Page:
I was emailed a link to the obituary of a gent who made it to the ripe old age of 98. He sounds like a terrific person, and he understood the comic power of the harmonica. Here is his story:
ATLANTA: Henry Leff, 98, played harmonica
By Holly Crenshaw The Atlanta Journal-Constitution
Thursday, January 22, 2009
Wherever Henry Leff went, his harmonica went with him -- tucked into a pocket, ready to amuse. His repertoire consisted mostly of tunes from the 1930s and '40s. But one of his favorite songs to play was "Take Me Out to the Ball Game," a nod to his days as a batboy for the Atlanta Crackers.
Mr. Leff, 98, of Atlanta died Jan. 14 at Hospice Atlanta. A graveside service was held at Greenwood Cemetery. Dressler's Jewish Funeral Care was in charge of arrangements. The Atlanta native lived independently and was still working until two weeks before his death. For years, he cared for his wife, Ida Leff, until she died of complications from Alzheimer's disease in 1996. He would take her to the Weinstein Center to join in activities, then stick around to entertain folks with a few harmonica tunes.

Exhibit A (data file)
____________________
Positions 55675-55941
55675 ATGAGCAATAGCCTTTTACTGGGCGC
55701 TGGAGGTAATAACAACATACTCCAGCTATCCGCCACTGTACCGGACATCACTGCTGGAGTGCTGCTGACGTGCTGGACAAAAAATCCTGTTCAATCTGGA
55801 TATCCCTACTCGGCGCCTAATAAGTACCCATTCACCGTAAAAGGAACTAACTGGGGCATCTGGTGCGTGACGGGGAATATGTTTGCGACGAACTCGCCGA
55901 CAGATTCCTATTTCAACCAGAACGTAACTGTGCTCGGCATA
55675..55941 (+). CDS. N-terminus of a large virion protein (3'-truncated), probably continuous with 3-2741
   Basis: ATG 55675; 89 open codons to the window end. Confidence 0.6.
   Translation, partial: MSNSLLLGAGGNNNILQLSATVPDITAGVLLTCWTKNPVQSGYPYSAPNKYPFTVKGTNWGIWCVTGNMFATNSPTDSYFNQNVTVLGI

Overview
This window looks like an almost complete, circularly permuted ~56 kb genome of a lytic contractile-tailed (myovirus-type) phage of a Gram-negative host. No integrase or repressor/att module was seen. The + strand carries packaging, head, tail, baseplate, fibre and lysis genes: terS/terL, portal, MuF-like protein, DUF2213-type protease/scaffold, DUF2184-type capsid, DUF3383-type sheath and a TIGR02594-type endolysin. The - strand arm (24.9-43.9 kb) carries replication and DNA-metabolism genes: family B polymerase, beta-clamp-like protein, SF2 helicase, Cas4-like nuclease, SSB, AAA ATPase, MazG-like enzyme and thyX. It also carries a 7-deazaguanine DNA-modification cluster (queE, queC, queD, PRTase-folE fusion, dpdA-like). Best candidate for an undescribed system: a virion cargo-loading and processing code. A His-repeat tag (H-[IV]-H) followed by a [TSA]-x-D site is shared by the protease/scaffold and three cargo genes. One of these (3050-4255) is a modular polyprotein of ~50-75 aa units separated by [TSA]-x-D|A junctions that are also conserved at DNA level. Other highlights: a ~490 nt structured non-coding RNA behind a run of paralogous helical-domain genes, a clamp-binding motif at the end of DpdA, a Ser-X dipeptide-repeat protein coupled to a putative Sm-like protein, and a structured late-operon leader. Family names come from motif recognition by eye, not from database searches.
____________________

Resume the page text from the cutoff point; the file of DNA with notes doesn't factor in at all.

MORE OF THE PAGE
Mr. Leff sold advertising promotional items -- calendars, notebooks, pens, letter openers and the like -- to businesses. Some customers stayed with him for 40 years. He was an optimistic soul and a creature of habit, said his grandson Scott Butler of Marietta. Mr. Leff lived in the same house for 55 years and drove nothing but Chevrolets. He was a regular at the Colonnade restaurant and a loyal member of Congregation Shearith Israel. On Sundays, he'd go to his local pancake house and order exactly the same breakfast -- half an omelet and a cup of coffee -- week after week.
On every anniversary and every holiday, he sent greeting cards to his loved ones. And every year on their birthday, they'd pick up the phone and "all you would hear is the harmonica playing 'Happy Birthday,' " his grandson said.
Additional survivors include two daughters, Eleanor Schwartz of Louisville, Ky., and Nancy Minkoff of Atlanta; a son, Frank Leff of Atlanta; five other grandchildren; and eight great-grandchildren.
Henry, you sound like you were a true mentsh. Sorry we never met.